The old adage about curiosity and cats simply does not apply to Penny. The old adage about curiosity and cats simply does not apply to Penny.

The nearly three-year-old copper and grey feline prowls around her Lake Shore Drive home, exploring everything with an outstretched neck and a curious sniff, with her older playmate, Shred, close behind to do the same.

Together, the pair are just as infamous for their journeys outdoors, say owners Kristin and Dennis O’Sullivan, with Shred often acting more like a dog, following his owners and jumping in snow banks, while Penny is known for her ever-blossoming role as a hunter, as many neighborhood moles and other critters can attest to.

One of Penny’s more recent outdoor adventures almost became her last, but instead produced a miraculous survival story that also turned strangers into friends.

In January, the two cats were out on one of their average mid-day romps around the woods of Duxbury and when dusk came, only Shred reported home.

“Sometimes Penny will stay out longer and that night we thought maybe she was out having a good time, but by the second night she didn’t come home, we knew better,” said Kristin.

That second Penny-less day was just another of the region’s zero and below temperatures that whips through both man and animal, so fears of the cat’s fate escalated.  Search parties were formed with Penny’s name being called out in the bitter cold while spotted coyote tracks produced possibilities, but no true evidence of foul play.

More nights went by and the search expanded into “lost cat” signs on poles and in neighborhood mailboxes to see if someone had taken Penny in, unaware of her owners.

While the cat had not appeared, neighbors did, said Kristin, checking in on the search when they saw the couple and asking what they could do to help.

“We’ve lived here for a year and not really introduced ourselves [around the neighborhood] with work and the birth of our daughter, but we met new people who were so great to us and really wanted to do something,” she said.

One of the youngest residents of Lake Shore Drive was also its most active.  Six-year-old Allison LaBelle was like others who heard of Penny’s disappearance, which had now reached ten days.  She took the O’Sullivan’s flyers and drew her own picture of Penny and spread word of the cat’s disappearance to whomever she could.

“I wanted to help find her because it was so cold and I was scared that she could be frozen,” said LaBelle.  “I was hopeful she’d be found.”

Two days after LaBelle’s personal crusade to find the cat, a minor miracle occurred.

Dennis was walking in the backyard of neighbor Dave Burns to check out the ice on Lower Chandler Pond when the two heard something very curious.

“We were headed near the shed and heard two or three faint meows and then it stopped,” said Dennis.  “I looked behind us and saw Shred and Dave’s cat Molly, so I knew it wasn’t them.  I immediately thought ëno way, it can’t be ñ it’s been 12 days.’”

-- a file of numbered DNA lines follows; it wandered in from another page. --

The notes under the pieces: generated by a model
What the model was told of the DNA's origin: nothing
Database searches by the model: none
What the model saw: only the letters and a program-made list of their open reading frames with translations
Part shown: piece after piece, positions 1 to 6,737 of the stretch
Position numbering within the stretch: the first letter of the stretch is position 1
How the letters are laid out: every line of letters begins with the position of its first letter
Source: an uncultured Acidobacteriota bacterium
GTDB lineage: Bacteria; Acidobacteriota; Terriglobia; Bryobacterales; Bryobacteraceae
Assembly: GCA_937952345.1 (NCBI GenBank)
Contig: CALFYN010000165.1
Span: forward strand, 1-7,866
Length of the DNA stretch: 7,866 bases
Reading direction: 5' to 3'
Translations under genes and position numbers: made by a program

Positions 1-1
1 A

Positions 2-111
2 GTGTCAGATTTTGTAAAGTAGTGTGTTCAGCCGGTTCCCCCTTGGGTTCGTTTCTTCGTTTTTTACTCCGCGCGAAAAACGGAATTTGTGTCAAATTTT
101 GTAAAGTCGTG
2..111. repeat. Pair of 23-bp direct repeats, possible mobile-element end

The two shined a flashlight into a tiny opening in an upper corner of the shed, and Dave said he could see grey fur.  Dennis then peeked in the hole and saw the unthinkable ñ Penny wedged tightly in the roof of the shed unable to move.

“All I could see was this ball of grey and I said we have to get some boards off and before I knew it Dave turned into Superman, ripping apart his shed,” said Dennis.  “Her head popped out, she jumped down and just bolted back home.”

With the amazing discovery, a new search began to find Penny at home.  Nearly an hour later, she was found in the basement happy to be home, but obviously shaken from her ordeal.

“She was extremely scared, so we brought food and water to her and we could tell she had lost a lot of weight,” said Dennis, who immediately called his wife to tell her the unthinkable.

As surprised as they all were, the shock of Penny’s reappearance was not lost on Shred either.

“Penny eventually came upstairs and Shred saw her and his reaction was just weird,” said Dennis.  “It was like he was looking at a ghost and Shred circled her like he couldn’t believe she was alive.”

After a visit to the vet a few days later, the family was reassured of how lucky they truly were to see Penny again.

“Our vet told us that cats can live nearly two weeks without water because they can suppress kidney functions,” said Kristin.  “She was found after 12 days, so two more days and things could’ve been different.”

The joy of Penny’s return quickly spread throughout the neighborhood, including LaBelle who got the good news on her sister’s birthday and soon after received a thank you gift from the O’Sullivans for her dedication to a cat she had never even met before.

The family is happy that a missing cat produced a lot of newfound friends in the neighborhood, but mainly that their beloved pet is home again and things are beginning to return to normal.

“She slept with us the whole week after she came home, which she never does,” said Kristin.  “I’m not sure how many lives she used up out there, but after another week, Penny was ready to head outside again and we’re now closer with our neighbors.”